What is Visual Music?
The history of Visual Music on film has roots in Italy c. 1911 with the experiments of Futurists Bruno Corra and Arnaldo Ginna (now lost), and in Germany in the 1920s absolute film movement, with the films of Viking Eggeling, Walther Ruttmann and Oskar Fischinger. From this began decades of experimentation on film, then later videotape and digital media.
Dr. William Moritz wrote of “A music for the eye comparable to the effects of sound for the ear.” He asked us to contemplate, “What are the visual equivalents of melody, harmony, rhythm and counterpoint?” Today there are a number of definitions as the field rapidly expands, with work in multiple types of media exploring the varied correspondences between image and sound.
Center for Visual Music
The Center for Visual Music (CVM) is a California archive dedicated to visual music, experimental animation and abstract
cinema. Their archives house the world’s largest collection of visual music resources. CVM is committed to film preservation, curating, education, scholarship and distribution of the film, performances and other media of this tradition, plus related documentation and artwork. Its major collection is the films and papers of Oskar Fischinger, and the original research collection of animation historian Dr. William Moritz. CVM’s films, programs, and talks are regularly featured at museum exhibitions, festivals, archives and symposia worldwide. Many of the films in this program were restored by CVM. Please visit their website for visual music resources and DVD compilations (including Fischinger, Belson, Bute and others) www.centerforvisualmusic.org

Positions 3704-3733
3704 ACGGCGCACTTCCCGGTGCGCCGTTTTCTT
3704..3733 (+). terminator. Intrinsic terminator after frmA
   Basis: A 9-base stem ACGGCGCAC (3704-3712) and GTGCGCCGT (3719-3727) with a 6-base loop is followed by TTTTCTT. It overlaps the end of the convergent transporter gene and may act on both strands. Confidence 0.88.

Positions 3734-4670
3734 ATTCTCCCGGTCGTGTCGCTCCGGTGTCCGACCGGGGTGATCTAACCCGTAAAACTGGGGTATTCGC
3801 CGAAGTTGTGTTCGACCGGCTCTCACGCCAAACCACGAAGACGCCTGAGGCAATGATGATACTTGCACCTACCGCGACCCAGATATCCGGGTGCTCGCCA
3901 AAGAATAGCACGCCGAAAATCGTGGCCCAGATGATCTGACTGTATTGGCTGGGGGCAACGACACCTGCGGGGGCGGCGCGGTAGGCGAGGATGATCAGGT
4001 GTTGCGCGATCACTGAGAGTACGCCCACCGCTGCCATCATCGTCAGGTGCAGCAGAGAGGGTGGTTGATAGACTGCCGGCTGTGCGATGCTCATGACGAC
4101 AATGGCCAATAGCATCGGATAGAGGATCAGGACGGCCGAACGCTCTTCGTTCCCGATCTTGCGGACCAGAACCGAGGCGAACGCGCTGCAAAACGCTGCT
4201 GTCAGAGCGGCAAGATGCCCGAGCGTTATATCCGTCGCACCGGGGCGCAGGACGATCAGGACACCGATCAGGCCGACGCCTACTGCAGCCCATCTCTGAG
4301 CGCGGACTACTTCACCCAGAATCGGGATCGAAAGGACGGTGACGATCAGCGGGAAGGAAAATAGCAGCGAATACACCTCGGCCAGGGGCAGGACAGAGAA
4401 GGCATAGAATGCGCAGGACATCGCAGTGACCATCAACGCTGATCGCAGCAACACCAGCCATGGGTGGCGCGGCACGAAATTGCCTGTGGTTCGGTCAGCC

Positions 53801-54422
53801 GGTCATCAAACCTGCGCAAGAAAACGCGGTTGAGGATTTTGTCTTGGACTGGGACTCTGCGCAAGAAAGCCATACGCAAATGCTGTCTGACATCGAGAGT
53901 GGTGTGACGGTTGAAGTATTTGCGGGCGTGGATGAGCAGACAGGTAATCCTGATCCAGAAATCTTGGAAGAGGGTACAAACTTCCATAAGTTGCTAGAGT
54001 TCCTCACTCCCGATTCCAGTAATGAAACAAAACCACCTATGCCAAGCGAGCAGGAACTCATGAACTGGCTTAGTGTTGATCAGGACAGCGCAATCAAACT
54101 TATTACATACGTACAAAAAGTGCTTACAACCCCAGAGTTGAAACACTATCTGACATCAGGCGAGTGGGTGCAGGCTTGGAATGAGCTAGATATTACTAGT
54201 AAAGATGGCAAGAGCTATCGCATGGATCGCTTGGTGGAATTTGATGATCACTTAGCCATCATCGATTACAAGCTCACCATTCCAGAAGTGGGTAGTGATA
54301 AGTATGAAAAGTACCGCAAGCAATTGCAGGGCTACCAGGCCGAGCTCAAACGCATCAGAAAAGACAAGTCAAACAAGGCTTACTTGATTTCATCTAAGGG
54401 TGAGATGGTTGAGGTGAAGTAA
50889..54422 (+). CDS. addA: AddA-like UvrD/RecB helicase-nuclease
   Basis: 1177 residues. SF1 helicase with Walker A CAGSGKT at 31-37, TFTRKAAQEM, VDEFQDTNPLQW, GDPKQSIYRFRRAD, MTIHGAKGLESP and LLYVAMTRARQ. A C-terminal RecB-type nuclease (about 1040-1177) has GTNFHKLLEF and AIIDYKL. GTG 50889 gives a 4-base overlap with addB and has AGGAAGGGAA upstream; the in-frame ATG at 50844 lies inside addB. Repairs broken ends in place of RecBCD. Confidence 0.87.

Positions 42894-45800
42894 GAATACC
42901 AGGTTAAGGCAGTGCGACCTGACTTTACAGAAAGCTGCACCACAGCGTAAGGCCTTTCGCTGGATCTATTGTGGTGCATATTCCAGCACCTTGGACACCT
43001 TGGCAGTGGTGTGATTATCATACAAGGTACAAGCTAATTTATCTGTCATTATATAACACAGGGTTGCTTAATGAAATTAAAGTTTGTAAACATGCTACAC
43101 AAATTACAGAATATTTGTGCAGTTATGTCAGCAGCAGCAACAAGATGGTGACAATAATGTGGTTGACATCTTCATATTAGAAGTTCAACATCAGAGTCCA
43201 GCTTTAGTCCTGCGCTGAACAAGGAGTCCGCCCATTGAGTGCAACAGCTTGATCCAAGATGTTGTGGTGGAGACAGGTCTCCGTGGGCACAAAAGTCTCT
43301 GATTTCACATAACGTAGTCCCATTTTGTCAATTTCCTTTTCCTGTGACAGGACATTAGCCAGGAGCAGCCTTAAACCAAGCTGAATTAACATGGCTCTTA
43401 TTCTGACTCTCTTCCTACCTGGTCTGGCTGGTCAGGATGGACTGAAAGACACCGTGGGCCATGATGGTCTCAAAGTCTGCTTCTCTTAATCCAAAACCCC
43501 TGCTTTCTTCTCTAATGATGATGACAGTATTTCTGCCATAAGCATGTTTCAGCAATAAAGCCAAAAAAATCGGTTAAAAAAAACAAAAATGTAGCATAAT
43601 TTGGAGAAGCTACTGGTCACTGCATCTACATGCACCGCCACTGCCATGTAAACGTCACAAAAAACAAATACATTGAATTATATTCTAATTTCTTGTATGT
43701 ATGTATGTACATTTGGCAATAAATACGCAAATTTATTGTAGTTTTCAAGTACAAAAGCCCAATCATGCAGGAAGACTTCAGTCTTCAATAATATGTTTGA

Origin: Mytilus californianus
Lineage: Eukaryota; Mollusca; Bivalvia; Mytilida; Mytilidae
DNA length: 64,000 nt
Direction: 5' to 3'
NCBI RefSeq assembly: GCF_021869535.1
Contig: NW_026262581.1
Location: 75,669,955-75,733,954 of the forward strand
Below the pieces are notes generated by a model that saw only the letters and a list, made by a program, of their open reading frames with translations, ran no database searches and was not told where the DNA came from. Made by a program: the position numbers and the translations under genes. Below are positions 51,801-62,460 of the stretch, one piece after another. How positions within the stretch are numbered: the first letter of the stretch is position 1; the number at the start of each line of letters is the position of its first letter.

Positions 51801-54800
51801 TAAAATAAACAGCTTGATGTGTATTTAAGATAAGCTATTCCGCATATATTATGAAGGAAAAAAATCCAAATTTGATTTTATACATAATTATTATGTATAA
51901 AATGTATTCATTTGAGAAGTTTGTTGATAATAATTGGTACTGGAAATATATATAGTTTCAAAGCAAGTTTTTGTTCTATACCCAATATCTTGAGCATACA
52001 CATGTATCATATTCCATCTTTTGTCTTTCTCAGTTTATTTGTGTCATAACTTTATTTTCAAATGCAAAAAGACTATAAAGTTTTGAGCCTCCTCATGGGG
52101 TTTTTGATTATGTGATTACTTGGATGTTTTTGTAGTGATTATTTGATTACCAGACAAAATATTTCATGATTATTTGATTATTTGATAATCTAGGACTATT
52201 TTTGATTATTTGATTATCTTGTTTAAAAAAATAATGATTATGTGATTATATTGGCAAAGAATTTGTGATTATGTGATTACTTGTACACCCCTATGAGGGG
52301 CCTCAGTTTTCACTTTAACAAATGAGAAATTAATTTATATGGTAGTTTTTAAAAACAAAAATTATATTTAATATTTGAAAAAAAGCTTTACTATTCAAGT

(Text courtesy of CVM)